## Diana Connolly – Project 7

``````var nPoints = 100;
var x;
var y;

function setup() {
createCanvas(680, 620);
}

function draw() {
background(106,187,244); //blue background
peach(60, 190, 100); //top left peach
peach(80, width-200, 100); //top right peach
peach(90, 200, height-270); //bottom left peach
peach(70, width-190, height-240); //bottom right peach
}

//a general function that will draw a peach with given variables
function peach(a, shiftX, shiftY) {
push();
translate(shiftX, shiftY);
var a;
var b = a / 2;
var h = constrain(mouseY/8, 0, b);
var ph = mouseX/50;
beginShape();
for (var i = 0; i < nPoints; i++) {
var t = map(i, 0, nPoints, 0, TWO_PI);
x = a * cos(t) * (1-cos(t)) - h * cos(ph + t * a);
y = a * sin(t) * (1-cos(t)) - h * sin(ph + t * a);
fill(244,148,106);
vertex(x, y);
}
endShape(CLOSE);
pop();
}``````

For this project, I made a bunch of “peaches” that start off looking like normal peaches while your mouse is at the top of the canvas. Once your mouse goes down the canvas, the edges of each of the peaches creates a new shape. Moving your mouse left or right changes the rotation of those edge shapes. The original curve that I found on the MathWorld website was called a “Cardioid”. I rotated it 270˚ in order to look more like a peach. Then while playing around with the values set in my curve equation, I found that I could create different-looking edge shapes, like how the top left curve’s edges seem to make star shapes, and the bottom left curve’s edges create more of a loop shape.

I started off with the peach shape:

I then played around with making edge shapes that grow and rotate based on mouse location:

And then changed the colors and created a grid of varying peaches, with varying edge shapes!

## Diana Connolly – Looking Outwards 7

Flow Of Life Flow Of Pi, by Cristian Ilies Vasile

Flow Of Life Flow Of Pi is a digital artwork piece by artist Cristian Ilies Vasile. Vasile created this piece using the software called Circos, a circular visualization software. The piece visualizes a dataset by using an information graphic to represent the first 10,000 digits of pi. Each digit of pi is connected by a string to the following digit of pi. The numbers 0-9 represent all possible numbers that could occur within each digit, and thus are represented around the circumference of the circle and are given their own color in the infographic. When a line goes from one number to another, the fill color of the line goes from from the first number’s assigned color to the second number’s assigned color. I admire this piece because I think it is a beautiful way to visualize the complexity of pi. I am an illustrator myself and often think about ways to best represent an object or idea, and I appreciate the simplicity of the final image and how it represents such a vast number of digits all at once. The algorithm used to generate the work involved the Circos software which took in all of the 10,000 digits of pi and connected the digits with lines. The creator’s artistic sensibilities are manifested in the final form because the artist wanted to represent the vast number of pi’s digits in a simple yet beautiful way. I think that he succeeded in doing that, as the viewer is able to see the visualization of the patterns in pi’s digits as the individual lines between digits constructs its own web of connections.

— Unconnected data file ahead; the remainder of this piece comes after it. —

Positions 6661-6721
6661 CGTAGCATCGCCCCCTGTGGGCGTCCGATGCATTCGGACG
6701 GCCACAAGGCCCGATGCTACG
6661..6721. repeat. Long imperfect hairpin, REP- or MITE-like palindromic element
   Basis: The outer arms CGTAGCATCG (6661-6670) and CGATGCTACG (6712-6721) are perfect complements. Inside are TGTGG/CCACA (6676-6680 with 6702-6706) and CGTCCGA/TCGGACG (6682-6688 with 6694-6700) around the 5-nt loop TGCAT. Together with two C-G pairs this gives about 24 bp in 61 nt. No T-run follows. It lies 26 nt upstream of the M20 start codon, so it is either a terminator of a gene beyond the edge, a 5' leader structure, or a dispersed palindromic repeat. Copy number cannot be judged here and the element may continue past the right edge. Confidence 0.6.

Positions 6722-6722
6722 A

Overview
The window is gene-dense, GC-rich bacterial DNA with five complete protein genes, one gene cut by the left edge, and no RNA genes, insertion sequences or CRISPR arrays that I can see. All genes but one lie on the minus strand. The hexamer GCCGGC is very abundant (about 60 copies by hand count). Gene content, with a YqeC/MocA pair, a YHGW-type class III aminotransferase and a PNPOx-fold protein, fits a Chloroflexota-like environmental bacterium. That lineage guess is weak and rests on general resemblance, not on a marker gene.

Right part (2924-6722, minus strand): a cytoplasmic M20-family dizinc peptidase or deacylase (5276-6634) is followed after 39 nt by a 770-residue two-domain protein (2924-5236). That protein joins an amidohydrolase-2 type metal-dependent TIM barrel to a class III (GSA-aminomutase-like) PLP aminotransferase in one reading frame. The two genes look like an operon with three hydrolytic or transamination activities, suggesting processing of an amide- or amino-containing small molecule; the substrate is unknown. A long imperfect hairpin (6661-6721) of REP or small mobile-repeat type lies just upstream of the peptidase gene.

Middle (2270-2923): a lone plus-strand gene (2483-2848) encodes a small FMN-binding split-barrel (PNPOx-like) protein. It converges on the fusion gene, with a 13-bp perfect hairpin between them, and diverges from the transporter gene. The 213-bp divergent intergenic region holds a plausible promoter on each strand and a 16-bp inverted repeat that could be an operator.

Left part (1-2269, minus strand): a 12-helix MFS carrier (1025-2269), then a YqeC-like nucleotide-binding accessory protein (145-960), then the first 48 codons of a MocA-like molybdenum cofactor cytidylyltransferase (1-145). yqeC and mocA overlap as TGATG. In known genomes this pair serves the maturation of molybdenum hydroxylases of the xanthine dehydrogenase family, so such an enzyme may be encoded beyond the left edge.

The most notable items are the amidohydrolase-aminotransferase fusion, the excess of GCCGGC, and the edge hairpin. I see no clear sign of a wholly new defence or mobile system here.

https://www.visualnews.com/2013/07/09/the-art-of-pi-a-colorful-data-visualization/

## Diana Connolly – Project 6

``````var x = 0;
var cloudX = 0;

function setup() {
createCanvas(600, 350);
}

function draw() {
noStroke();
if (hour() >= 12) { //makes background go from dark blue to orange every other half cycle
var colors1 = nigth2day();
background(colors1[0], colors1[1], colors1[2]);
} else if (hour() < 12) { //makes background go from orange to dark blue every other half cycle
var colors2 = day2night();
background(colors2[0], colors2[1], colors2[2]);
}
theSun(); //calls sun function
theMoon(); //calls moon function
ground(); //calls ground function
mountains(); //calls mountain function
shootingStar();
cloud();
}

//SHAPES:
function theSun() {
push();
translate(width/2, height);
rotate(radians(hour()*15)); //rotates sun from 180˚ starting point, in a full circle every day
fill("yellow");
ellipse(0, height-50, 60,60); //sun rotates in a circle of diam=height-50
pop();
}

function theMoon() {
push();
translate(width/2, height);
rotate(radians(180+hour()*15)); //rotates moon from 0˚ starting point, in a full circle every day
fill("lightBlue");
ellipse(0, height-50, 60,60); //moon rotates in a circle of diam=height-50
pop();
}

function shootingStar() {
push();
frameRate(width);
if (second() <= 60) { //makes the shooting star go across screen per second
x = x+10;
}
if (x>=width) { //makes shooting star start over again
x = 0;
}
fill(255);